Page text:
The Founding Fathers! Those horse-ridin', fiddle-playin', book-readin', gun-totin' gentlemen who started America

Jonah Winter, 1962-

Book - 2015

An introduction to the men who put aside their differences to create a new kind of nation.

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Location Call Number   Status
Children's Room j973.30922/Winter Due Jul 5, 2022
Subjects
Published
New York : Atheneum Books for Young Readers 2015.
©2015
Language
English
Physical Description
42 un-numbered pages : color illustrations ; 29 cm
Bibliography
Includes bibliographical references.
ISBN
9781442442740
1442442743
Main Author
Jonah Winter, 1962- (-)
Other Authors
Barry Blitt (illustrator)
Review by Booklist Reviews

In a series of two-page spreads, Winter and Blitt profile 14 of the nation's founding fathers, detailing their accomplishments, hypocrisies, and humanity. The endpapers identify the "players" on the varsity (the usual suspects) and junior varsity (lesser-known figures) squads, and each spread functions as a sort of trading card. The left-hand page features a large-frame portrait, birth and death dates, and sobriquet. The right includes a short biography and a collection of vital statistics, including everything from height and shoe size to religious views and slave ownership. Winter's informal, occasionally irreverent narrative pairs beautifully with Blitt's practiced political cartoon style. Individually, the pieces offer indelible depictions of these sometime heroes that respect and skewer them in equal measure. Taken together, they deliver a revolutionary Revolutionary history that defies simplification to honor the profound complexities of the origins of the U.S. Back matter includes contextual definitions of historical issues and events. Copyright 2014 Booklist Reviews.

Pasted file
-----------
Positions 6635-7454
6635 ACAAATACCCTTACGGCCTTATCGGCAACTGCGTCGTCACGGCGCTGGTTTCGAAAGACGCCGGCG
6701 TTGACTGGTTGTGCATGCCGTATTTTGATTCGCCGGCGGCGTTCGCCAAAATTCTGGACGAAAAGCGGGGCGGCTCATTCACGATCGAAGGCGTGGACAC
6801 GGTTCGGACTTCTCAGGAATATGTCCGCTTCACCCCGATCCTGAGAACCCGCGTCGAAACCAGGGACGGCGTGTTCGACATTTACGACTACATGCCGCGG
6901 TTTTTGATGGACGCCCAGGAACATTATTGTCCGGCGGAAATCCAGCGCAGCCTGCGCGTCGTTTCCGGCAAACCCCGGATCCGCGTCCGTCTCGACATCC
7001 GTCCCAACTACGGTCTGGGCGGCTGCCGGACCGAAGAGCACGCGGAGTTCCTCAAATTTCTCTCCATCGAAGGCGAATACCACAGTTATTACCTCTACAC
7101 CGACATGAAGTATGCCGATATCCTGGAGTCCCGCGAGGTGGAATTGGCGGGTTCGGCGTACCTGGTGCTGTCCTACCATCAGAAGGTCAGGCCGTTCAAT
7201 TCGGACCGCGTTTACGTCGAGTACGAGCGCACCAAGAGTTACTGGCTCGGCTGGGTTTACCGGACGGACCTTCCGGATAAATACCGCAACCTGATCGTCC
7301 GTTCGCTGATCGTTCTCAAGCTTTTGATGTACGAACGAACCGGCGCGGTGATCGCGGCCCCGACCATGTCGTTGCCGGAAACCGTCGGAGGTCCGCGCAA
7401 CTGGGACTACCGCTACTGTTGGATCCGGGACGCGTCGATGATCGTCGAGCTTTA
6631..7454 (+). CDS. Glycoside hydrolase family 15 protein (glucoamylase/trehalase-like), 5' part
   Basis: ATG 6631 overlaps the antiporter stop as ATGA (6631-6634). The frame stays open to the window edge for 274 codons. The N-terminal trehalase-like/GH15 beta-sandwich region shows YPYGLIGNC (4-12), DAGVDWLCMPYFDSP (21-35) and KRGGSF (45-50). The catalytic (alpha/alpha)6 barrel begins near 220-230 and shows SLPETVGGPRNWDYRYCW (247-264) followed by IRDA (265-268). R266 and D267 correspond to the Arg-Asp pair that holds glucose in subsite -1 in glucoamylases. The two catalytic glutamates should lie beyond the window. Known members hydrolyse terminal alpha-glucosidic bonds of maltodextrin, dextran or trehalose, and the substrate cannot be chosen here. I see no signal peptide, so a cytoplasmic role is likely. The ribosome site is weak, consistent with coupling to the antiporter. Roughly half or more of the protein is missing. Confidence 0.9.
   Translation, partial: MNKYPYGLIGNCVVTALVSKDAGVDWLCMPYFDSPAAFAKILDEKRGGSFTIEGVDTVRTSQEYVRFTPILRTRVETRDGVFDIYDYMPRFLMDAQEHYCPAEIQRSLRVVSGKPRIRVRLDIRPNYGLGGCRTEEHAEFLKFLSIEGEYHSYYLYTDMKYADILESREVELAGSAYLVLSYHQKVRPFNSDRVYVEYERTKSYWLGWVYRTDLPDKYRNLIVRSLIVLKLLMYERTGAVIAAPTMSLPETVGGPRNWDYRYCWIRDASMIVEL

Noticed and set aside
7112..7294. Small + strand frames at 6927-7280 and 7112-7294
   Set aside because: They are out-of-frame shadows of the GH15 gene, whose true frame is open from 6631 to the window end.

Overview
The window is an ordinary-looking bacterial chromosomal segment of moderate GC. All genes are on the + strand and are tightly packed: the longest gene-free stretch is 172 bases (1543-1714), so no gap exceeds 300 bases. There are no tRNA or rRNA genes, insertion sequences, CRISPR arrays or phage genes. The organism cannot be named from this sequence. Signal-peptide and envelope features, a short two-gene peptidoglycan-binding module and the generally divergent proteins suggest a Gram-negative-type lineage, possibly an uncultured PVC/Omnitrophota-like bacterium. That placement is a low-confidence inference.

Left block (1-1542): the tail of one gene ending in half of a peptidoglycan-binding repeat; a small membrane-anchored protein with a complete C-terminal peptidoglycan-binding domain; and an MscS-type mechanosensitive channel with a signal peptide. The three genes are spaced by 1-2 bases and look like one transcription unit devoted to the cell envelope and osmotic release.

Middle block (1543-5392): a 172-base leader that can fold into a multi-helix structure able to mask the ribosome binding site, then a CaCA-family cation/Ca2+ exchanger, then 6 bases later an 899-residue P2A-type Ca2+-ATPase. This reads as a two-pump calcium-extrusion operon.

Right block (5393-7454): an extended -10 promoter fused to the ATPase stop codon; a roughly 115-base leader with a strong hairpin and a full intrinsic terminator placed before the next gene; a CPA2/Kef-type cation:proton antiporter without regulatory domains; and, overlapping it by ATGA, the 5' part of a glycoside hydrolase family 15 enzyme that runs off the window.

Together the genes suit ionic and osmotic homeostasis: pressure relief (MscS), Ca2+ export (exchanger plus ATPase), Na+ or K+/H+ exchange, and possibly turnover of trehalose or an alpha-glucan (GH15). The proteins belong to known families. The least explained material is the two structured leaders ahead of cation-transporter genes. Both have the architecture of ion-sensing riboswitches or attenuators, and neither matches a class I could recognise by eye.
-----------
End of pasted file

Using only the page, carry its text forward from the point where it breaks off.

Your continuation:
Review by Publishers Weekly Reviews

Pointing out that the expression "Founding Fathers" sounds like the name of a rock band or baseball team, Winter looks into who 14 of these men really were, warts and all: "Thomas Jefferson was sort of a mixed bag. Dude wrote that ‘all men are created equal.' But then he also wrote that blacks were inferior humans!" Winter includes quotations from each man, as well as lists of stats with categories including their wealth, political party, "Stance on France," and "Opinion on Boston Tea Party" (Benjamin Rush was a "huge fan"). Blitt's pen-and-ink caricatures are right in line with Winter's playful tone, as he pokes fun at Washington, Franklin, Paine, and others, while giving readers a strong understanding of why these figures' contributions to the developing nation were so significant. Ages 5–8. (Jan.) [Page ]. Copyright 2014 PWxyz LLC